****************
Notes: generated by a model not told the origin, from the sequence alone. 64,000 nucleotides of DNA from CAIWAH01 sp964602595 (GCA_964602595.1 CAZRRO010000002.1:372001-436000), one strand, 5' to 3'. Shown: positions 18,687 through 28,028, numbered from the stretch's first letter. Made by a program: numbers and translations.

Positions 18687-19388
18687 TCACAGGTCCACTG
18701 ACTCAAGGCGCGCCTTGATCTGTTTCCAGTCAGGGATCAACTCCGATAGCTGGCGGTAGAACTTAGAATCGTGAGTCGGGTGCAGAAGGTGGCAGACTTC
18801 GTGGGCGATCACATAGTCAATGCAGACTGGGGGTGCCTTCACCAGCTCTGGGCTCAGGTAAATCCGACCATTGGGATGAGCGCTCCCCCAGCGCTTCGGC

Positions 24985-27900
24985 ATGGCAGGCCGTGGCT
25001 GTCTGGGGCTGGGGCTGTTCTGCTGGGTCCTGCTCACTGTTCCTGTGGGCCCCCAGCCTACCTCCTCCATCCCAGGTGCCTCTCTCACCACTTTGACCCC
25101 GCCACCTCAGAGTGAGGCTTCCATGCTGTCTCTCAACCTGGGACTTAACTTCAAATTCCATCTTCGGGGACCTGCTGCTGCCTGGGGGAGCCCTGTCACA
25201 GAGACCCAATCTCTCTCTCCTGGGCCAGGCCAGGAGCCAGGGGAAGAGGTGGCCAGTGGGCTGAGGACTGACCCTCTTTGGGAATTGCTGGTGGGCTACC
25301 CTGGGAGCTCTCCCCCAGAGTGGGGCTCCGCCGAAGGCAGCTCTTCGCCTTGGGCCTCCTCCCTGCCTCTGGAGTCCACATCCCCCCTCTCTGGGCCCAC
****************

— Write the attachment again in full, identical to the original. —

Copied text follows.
Notes: generated by a model not told the origin, from the sequence alone. 64,000 nucleotides of DNA from CAIWAH01 sp964602595 (GCA_964602595.1 CAZRRO010000002.1:372001-436000), one strand, 5' to 3'. Shown: positions 18,687 through 28,028, numbered from the stretch's first letter. Made by a program: numbers and translations.

Positions 18687-19388
18687 TCACAGGTCCACTG
18701 ACTCAAGGCGCGCCTTGATCTGTTTCCAGTCAGGGATCAACTCCGATAGCTGGCGGTAGAACTTAGAATCGTGAGTCGGGTGCAGAAGGTGGCAGACTTC
18801 GTGGGCGATCACATAGTCAATGCAGACTGGGGGTGCCTTCACCAGCTCTGGGCTCAGGTAAATCCGACCATTGGGATGAGCGCTCCCCCAGCGCTTCGGC

Positions 24985-27900
24985 ATGGCAGGCCGTGGCT
25001 GTCTGGGGCTGGGGCTGTTCTGCTGGGTCCTGCTCACTGTTCCTGTGGGCCCCCAGCCTACCTCCTCCATCCCAGGTGCCTCTCTCACCACTTTGACCCC
25101 GCCACCTCAGAGTGAGGCTTCCATGCTGTCTCTCAACCTGGGACTTAACTTCAAATTCCATCTTCGGGGACCTGCTGCTGCCTGGGGGAGCCCTGTCACA
25201 GAGACCCAATCTCTCTCTCCTGGGCCAGGCCAGGAGCCAGGGGAAGAGGTGGCCAGTGGGCTGAGGACTGACCCTCTTTGGGAATTGCTGGTGGGCTACC
25301 CTGGGAGCTCTCCCCCAGAGTGGGGCTCCGCCGAAGGCAGCTCTTCGCCTTGGGCCTCCTCCCTGCCTCTGGAGTCCACATCCCCCCTCTCTGGGCCCAC